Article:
"The miners have apparently been grumbling about the Westmoreland situation since the days when coal cooked the eggs of the nation, but the arguments have only recently been formalized. Attorney Strother Smith says at least one Westmoreland store, the Andover Shopping Center near Appalachia, Va., operates as if it was still acceptable 'for men to owe their souls to the company store.' Smith says he knows no other labor issue in the area as sensitive as this one.

"Like voices from the medieval past of the coal business, miners ay the Andover store uses its credit and its services as an extention of company hostility towards them. Roger Barker, for example, a 28-year-old who irritates the company with endless safety complaints, says that he was fired for his militancy one time and within minutes his company store creidt was revoked. He had a paycheck pending from which the store could deduct his charges, 'but all they wanted to do was hurt me as much as they could, in this case by denying me groceries.'"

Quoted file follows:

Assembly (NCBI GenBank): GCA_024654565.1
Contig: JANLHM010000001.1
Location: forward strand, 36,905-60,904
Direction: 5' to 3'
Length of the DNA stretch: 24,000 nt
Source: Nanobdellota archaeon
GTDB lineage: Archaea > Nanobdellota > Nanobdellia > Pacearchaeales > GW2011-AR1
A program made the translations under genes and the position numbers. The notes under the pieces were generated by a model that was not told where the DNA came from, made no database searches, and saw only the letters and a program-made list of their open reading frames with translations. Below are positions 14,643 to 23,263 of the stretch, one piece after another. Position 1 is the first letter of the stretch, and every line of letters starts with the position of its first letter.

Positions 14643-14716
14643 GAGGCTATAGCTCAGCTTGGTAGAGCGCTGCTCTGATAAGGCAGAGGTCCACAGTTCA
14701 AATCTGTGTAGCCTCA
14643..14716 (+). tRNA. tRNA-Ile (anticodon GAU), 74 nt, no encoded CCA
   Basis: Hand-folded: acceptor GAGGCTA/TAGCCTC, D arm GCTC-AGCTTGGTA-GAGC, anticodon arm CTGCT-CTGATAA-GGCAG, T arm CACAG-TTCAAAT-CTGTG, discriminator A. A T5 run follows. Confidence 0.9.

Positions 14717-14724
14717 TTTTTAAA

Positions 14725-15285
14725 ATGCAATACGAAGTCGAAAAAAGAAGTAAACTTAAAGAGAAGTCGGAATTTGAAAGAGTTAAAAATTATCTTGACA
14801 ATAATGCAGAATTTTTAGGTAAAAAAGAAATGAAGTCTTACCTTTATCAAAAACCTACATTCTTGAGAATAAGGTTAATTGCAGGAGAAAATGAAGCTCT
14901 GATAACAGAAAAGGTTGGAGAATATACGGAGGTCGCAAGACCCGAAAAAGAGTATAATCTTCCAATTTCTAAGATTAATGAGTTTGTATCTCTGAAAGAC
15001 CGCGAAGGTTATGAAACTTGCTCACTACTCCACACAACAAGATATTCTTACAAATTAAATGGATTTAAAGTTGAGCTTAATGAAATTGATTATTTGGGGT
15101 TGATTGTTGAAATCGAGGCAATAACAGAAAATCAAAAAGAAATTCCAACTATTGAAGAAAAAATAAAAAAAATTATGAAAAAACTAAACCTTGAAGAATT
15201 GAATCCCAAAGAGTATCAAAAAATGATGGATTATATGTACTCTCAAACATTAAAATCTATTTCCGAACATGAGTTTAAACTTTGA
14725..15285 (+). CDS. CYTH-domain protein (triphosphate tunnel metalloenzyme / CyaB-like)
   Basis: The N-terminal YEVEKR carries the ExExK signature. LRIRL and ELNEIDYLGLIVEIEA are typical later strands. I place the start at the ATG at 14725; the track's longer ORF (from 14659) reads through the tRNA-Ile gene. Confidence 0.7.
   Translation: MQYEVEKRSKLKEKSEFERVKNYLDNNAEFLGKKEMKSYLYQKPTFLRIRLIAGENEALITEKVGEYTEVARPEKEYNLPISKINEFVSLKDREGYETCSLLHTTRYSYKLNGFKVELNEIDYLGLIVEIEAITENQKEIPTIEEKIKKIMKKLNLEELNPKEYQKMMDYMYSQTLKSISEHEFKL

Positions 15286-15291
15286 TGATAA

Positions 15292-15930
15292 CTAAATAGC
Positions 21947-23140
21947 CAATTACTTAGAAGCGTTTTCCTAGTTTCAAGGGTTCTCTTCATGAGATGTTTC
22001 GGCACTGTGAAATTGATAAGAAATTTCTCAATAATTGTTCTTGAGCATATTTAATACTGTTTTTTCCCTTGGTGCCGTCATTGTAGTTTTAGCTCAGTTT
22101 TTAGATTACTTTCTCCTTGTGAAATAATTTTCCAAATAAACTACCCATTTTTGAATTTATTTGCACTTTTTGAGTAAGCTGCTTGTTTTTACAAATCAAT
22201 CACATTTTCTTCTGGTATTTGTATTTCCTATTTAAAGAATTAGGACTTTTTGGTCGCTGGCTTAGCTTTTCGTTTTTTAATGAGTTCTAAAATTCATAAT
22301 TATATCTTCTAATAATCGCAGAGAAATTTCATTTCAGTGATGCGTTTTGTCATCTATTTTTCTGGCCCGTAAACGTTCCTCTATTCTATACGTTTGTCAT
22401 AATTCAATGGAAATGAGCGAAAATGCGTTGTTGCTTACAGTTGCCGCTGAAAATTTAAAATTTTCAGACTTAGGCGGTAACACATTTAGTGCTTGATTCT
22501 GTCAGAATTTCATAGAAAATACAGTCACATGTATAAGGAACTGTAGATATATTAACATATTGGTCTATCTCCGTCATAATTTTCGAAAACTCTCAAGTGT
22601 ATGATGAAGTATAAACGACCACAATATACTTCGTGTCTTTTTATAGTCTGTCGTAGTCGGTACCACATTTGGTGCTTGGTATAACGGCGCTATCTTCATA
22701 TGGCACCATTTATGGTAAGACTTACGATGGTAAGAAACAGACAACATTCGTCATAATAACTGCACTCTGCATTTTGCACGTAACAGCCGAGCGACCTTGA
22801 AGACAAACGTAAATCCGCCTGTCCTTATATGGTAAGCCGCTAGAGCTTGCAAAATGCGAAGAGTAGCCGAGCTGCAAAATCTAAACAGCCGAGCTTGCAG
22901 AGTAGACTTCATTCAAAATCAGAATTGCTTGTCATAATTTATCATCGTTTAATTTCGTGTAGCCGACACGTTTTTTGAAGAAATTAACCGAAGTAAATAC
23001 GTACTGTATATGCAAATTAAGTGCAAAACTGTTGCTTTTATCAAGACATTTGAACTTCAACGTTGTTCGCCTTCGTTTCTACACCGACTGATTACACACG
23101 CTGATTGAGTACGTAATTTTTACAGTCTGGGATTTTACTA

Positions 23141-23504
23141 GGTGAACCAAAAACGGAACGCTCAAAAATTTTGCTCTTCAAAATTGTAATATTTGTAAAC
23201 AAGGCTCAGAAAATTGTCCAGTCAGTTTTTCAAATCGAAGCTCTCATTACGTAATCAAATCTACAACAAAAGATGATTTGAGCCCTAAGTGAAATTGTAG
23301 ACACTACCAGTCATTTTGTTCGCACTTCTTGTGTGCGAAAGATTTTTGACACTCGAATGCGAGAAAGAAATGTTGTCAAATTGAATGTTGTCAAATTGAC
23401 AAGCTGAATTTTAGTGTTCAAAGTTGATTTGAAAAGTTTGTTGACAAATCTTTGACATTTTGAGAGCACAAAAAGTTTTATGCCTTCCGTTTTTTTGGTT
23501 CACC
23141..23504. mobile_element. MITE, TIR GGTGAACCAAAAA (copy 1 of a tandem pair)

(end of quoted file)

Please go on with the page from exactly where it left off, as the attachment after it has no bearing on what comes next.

Company housing at Roda, VA. Another company town of Stonega Coke and Coal Co., Roda opened in 1902-03. Mining of coal at Roda lasted from 1903 thorugh 1957. The mines were reopened in the late 1960s, and coal was mined until the 1980s. The original Roda operations used two tipples. One of these wooden tipples was still being used in 1982, 80 years after it was constructed. (Jan. 2007 image by author)


Coal from Roda was marketed as "Roda Gas Coal", and it even had its own logo, shown here. The manufacturing of gas from coal was once a prosperous industry in America.


These homes at Roda were originally the superintendent's home (left) and the company doctor's home (right). (Jan. 2007 image by author)


The church that Stonega Coke and Coal built at Roda still stands in 2007. A Methodist church, Stonega would have a minister removed if he didn't meet company approval. (Jan. 2007 image by author)